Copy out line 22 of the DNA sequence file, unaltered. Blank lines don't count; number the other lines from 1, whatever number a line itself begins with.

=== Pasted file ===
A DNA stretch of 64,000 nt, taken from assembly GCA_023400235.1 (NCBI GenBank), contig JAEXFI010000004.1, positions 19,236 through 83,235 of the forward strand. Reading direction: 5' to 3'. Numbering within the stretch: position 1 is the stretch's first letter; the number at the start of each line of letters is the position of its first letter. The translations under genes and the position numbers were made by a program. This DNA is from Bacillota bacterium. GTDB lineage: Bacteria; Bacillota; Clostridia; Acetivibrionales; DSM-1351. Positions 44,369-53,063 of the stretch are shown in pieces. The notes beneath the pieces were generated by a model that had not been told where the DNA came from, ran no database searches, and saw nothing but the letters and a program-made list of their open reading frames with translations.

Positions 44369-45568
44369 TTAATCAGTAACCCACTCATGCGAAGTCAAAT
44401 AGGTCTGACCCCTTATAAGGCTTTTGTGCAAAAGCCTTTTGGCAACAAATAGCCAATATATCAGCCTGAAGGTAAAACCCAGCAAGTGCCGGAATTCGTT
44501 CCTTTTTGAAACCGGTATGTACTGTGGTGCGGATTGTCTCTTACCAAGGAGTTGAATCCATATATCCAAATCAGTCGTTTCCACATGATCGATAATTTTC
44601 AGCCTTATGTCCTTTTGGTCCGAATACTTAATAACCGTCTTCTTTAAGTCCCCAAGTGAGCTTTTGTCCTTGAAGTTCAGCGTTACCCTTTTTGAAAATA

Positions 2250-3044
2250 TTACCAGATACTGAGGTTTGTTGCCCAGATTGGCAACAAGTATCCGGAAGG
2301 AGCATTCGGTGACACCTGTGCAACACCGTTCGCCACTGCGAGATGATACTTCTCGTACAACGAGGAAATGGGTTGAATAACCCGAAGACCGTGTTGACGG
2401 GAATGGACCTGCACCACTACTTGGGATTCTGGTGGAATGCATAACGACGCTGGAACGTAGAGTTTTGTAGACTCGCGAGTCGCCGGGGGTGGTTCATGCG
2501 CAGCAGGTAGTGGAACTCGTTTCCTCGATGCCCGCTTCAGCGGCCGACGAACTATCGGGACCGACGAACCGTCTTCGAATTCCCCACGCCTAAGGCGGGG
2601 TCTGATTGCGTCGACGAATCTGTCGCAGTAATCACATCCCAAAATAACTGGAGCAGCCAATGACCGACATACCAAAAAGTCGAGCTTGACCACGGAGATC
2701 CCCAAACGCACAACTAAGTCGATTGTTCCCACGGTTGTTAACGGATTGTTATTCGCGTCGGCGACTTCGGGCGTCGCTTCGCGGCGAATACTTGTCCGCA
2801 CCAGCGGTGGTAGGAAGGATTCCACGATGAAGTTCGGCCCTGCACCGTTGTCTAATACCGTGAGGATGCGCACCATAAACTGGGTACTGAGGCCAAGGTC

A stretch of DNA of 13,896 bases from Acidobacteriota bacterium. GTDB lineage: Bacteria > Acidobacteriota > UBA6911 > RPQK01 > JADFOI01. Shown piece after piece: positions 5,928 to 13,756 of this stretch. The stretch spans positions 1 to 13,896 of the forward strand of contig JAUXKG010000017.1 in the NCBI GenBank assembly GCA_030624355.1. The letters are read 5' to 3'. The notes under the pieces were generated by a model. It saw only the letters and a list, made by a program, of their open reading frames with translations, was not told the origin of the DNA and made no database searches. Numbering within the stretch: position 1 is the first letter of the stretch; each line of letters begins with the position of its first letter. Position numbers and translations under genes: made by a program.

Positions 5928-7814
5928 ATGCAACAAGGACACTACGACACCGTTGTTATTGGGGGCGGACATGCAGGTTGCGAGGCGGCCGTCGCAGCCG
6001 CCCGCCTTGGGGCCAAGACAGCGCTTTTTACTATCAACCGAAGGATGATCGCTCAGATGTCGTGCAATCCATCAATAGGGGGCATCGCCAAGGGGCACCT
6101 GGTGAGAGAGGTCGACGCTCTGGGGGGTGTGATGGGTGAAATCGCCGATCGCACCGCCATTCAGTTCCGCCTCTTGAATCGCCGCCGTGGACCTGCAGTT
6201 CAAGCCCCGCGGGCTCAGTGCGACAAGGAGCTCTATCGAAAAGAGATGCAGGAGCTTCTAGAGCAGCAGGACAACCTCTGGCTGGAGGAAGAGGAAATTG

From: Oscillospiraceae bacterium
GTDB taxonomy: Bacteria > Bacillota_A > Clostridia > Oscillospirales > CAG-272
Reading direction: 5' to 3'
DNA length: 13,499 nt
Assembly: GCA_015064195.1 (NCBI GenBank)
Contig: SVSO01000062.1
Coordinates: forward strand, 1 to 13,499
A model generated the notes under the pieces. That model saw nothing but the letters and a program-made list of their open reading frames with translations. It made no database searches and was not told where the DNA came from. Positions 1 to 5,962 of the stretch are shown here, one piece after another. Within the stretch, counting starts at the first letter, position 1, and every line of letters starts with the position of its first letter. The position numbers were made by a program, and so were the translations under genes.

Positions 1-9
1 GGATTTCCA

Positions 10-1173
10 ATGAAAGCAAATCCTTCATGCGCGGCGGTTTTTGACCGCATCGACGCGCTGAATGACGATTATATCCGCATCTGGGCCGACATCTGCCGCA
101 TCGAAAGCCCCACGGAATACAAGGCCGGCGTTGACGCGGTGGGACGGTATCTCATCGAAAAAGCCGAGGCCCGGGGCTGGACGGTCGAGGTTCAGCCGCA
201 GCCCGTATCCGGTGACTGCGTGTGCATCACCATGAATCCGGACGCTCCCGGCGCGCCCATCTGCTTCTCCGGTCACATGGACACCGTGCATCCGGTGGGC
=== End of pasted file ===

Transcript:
GTDB taxonomy: Bacteria > Bacillota_A > Clostridia > Oscillospirales > CAG-272